Greenhushing, Greencrowding, and More: Say Hello to Greenwashing's Natural Evolution
Greenwashing is becoming more nuanced. Let's talk about the sophisticated iterations of the common marketing practice—and the need for regulation.
The business of sustainability is a complicated one. As eco-consciousness has made its way into the mainstream, so have marketing tactics designed to convince consumers that they're making a choice that's good for the planet, a common practice known as greenwashing.
Now, it seems that companies are beginning to get even craftier with their green-ish ways, the definition of greenwashing is expanding—and spurring new terms, in turn.
What Exactly Is Greenwashing?
According to the American Sustainable Business Network (ASBN), greenwashing is defined as “the act or practice of making a product, service, organization, or policy appear more environmentally friendly or less environmentally harmful than it actually is.” The word can also apply to initiatives that aren't quite what they seem.
“With more and more companies talking about sustainability and the aspects of their products, we have to be more careful than we’ve ever been in the language that we’re using so that we don’t confuse consumers and key stakeholders,” says Jeffrey Hollender, co-founder and former CEO of Seventh Generation and current CEO of the ASBN.
Common instances of greenwashing are the use of greens and neutral hues, along with buzzwords that come with little backing or substance (think "sustainable," "clean," and "natural"). And though some suggested guidelines exist, there are currently no rules or regulations to prevent corporations from greenwashing.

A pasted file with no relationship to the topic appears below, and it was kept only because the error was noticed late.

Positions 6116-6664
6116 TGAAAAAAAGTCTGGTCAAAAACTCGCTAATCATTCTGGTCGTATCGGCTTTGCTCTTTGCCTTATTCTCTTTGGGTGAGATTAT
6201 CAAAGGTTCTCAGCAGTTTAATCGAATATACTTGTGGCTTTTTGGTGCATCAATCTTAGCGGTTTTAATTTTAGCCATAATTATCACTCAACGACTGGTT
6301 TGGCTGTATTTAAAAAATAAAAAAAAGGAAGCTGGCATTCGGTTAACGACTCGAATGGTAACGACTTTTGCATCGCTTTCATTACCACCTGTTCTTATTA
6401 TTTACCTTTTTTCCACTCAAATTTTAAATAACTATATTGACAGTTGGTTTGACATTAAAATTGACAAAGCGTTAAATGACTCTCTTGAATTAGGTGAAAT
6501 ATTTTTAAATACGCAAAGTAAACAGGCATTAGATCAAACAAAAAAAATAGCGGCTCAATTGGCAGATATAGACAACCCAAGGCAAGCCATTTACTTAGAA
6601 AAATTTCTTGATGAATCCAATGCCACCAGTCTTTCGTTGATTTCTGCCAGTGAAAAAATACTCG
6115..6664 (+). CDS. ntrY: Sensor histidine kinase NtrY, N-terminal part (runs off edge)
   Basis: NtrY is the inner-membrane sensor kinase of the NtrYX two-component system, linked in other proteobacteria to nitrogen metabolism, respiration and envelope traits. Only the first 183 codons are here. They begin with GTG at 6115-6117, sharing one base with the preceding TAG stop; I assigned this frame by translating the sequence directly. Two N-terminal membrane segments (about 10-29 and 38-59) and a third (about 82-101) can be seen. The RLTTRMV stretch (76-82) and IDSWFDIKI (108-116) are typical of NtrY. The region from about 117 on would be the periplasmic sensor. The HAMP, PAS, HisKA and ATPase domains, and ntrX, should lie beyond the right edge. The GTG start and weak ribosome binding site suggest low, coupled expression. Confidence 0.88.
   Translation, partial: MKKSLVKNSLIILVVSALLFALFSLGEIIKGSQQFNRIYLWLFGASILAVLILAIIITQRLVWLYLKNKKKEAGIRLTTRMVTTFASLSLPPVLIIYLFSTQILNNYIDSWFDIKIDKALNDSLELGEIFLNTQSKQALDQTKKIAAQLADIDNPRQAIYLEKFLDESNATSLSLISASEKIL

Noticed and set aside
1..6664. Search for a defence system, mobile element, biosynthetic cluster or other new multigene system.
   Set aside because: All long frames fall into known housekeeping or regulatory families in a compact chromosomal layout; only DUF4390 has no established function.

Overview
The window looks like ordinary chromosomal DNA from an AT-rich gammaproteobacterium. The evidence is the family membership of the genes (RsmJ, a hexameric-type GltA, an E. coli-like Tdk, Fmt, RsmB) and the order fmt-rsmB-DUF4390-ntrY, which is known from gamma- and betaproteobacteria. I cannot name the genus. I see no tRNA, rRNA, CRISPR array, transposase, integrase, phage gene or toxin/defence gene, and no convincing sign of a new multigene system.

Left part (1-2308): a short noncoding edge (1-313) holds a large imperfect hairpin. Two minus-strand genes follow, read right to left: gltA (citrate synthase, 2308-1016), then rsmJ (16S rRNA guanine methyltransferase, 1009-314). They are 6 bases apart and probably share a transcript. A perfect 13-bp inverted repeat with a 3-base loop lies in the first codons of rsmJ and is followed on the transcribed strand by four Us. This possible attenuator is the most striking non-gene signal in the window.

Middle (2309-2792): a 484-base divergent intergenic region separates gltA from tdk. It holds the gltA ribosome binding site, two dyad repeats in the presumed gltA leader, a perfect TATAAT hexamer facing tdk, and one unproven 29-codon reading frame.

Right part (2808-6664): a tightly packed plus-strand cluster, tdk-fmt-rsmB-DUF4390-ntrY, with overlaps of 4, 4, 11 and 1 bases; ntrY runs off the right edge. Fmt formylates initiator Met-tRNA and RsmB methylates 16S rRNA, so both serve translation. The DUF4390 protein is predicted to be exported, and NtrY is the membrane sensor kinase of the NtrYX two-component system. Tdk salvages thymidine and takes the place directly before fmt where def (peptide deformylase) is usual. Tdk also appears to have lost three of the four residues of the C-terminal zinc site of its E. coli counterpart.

“Just like everything else, if you’re a public company and you want to make claims about how your business is doing, it’s subject to a whole host of rules and regulations from the Federal Trade Commission,” says Hollender. “We need those same rules and regulations from the FTC so we don’t confuse people more than they are already confused.”
As greenwashing evolves, new words are emerging to describe updated iterations of the original approach—and, ultimately, further confusing the matter at hand. Here, three recent mutations of greenwashing.
The New Greenwashing Glossary
TL;DR: Focusing on one sustainable element or feature to distract from the rest.
Greenlighting is a greenwashing tactic that centers on diversion. As noted by Euronews, greenlighting is rampant in the car industry, with manufacturers like Toyota centering electric vehicles in their messaging even though the greener option makes up a minuscule fraction of the company's overall production.
TL;DR: A lack of transparency around announced eco plans.
This trend finds companies announcing sustainable initiatives, then going quiet in regard to movement. According to South Pole's 2022 Net Zero Report, the emerging practice (which is really a fancy word for radio silence) makes setting ambitious goals easy, but collaboration and meaningful action are far less likely.
TL;DR: Hiding in a group and moving at the slowest available pace.
Another method of distraction, greencrowding involves adopting a group initiative and then progressing at the pace of the slowest participant. Though industrywide and collaborative commitments are important, joint statements or goals that are less-than-clear can make tracking and achieving real progress a difficult feat.
TL;DR: The promise of an eventual elimination of emissions, often without transparency around the plan.
“I think the new claim that has caused a lot of concern is ‘net zero,’” says Hollender. “Companies that say that in five, ten, fifteen, twenty years, they will stop emitting any carbon. And I don’t think that companies should be allowed to make that net zero claim without a very very clear roadmap that details how they’re going to get there.”
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